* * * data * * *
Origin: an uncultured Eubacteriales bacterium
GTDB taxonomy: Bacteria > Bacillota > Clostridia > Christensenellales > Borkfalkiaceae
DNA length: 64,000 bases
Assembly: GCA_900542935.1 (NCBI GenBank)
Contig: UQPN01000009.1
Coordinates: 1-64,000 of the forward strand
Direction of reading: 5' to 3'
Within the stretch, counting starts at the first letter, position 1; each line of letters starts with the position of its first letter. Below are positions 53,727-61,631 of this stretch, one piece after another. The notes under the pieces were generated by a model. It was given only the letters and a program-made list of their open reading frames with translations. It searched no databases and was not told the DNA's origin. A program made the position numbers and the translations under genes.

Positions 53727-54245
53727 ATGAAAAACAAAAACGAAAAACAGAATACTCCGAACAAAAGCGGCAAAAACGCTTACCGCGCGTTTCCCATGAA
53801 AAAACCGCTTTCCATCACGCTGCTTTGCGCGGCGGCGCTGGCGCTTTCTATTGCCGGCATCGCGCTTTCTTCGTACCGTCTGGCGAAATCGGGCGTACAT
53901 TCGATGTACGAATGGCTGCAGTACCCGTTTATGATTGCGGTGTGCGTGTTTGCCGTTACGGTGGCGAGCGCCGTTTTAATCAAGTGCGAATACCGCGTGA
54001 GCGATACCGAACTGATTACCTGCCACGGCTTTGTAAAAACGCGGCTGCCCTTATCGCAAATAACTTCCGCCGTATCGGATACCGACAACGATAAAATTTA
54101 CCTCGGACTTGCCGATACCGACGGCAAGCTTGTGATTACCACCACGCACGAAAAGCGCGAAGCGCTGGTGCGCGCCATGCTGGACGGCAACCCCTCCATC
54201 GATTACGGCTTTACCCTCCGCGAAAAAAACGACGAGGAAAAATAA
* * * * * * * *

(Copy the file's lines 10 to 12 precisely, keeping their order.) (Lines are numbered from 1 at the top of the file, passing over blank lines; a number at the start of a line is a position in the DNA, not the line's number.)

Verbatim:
53727 ATGAAAAACAAAAACGAAAAACAGAATACTCCGAACAAAAGCGGCAAAAACGCTTACCGCGCGTTTCCCATGAA
53801 AAAACCGCTTTCCATCACGCTGCTTTGCGCGGCGGCGCTGGCGCTTTCTATTGCCGGCATCGCGCTTTCTTCGTACCGTCTGGCGAAATCGGGCGTACAT
53901 TCGATGTACGAATGGCTGCAGTACCCGTTTATGATTGCGGTGTGCGTGTTTGCCGTTACGGTGGCGAGCGCCGTTTTAATCAAGTGCGAATACCGCGTGA